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The United States Army As A Profession Of Arms

625 words - 3 pages

The United States Army, in its current state, is a profession of arms. In order to be considered a profession, the organization must have an ethical code rooted in values, strong trust with its clients, and be comprised of experts within the trade. These experts are constantly developing the trade for the present and the future and hold the same shared view of their trade culture.
The Army currently has an ethical code ebodied in the Army Values, which provides guidance to the individual and the organization. These values are universal across the Army regardless of an individual’s personal background or religious morals. Professional Military Education schools teach the Army Ethic and evaluation reports for leaders affirm this ethic. The Army punishes individuals, especially leaders, who violate this code. The Army administratively punishes Soldiers who do not adhere to this code, and the severity of punishment increases with rank. One recent and highly visible example of this is former General Petraeus’s adultery and the subsequent professional sanctions he experienced. The Army grows its own ethical code and maintains it through the American people.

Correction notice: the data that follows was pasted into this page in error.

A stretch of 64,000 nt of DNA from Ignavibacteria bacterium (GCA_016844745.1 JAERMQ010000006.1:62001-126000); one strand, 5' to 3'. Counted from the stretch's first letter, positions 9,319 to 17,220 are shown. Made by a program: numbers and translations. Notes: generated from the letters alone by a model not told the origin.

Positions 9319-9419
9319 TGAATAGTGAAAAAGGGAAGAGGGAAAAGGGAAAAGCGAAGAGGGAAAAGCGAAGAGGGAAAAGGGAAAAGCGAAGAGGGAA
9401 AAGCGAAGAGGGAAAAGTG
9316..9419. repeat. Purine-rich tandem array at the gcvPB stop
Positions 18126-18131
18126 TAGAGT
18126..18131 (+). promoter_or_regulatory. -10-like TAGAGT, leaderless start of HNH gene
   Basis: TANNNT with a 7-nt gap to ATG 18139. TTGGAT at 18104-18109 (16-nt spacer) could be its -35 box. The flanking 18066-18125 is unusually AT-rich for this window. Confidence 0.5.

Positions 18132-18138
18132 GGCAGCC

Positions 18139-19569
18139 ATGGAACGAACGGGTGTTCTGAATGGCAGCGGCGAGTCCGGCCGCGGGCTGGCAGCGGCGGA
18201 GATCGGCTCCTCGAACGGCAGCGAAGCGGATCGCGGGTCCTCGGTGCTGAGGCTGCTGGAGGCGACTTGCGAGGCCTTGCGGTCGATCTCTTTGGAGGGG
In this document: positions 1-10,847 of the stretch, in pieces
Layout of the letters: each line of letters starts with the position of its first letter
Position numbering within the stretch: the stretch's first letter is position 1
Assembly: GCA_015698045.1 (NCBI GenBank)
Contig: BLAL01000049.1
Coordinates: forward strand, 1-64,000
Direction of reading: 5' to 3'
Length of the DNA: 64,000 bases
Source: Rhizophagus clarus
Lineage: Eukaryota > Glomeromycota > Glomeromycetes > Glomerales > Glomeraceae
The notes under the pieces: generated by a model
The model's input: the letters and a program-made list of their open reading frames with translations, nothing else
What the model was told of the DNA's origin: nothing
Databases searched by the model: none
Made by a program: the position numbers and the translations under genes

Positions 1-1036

The Army develops this ethic through trust with the American people. The America people are the clients to the Army. “The American people grant significant autonomy to [the Army] to create expert knowledge and to police the application of that knowledge by individual professionals.”1 Not only do the American people trust the Army to come up with its own doctrine, they expect them to teach it to the future of the Army. Other occupations do not have this autonomy because they have not developed this trust. The trust has developed because the Army also adheres to cultural norms for civil-military relations. For example, Soldiers are not permitted to make political statements or attend political events while in uniform. This would violate the cultural norm that...

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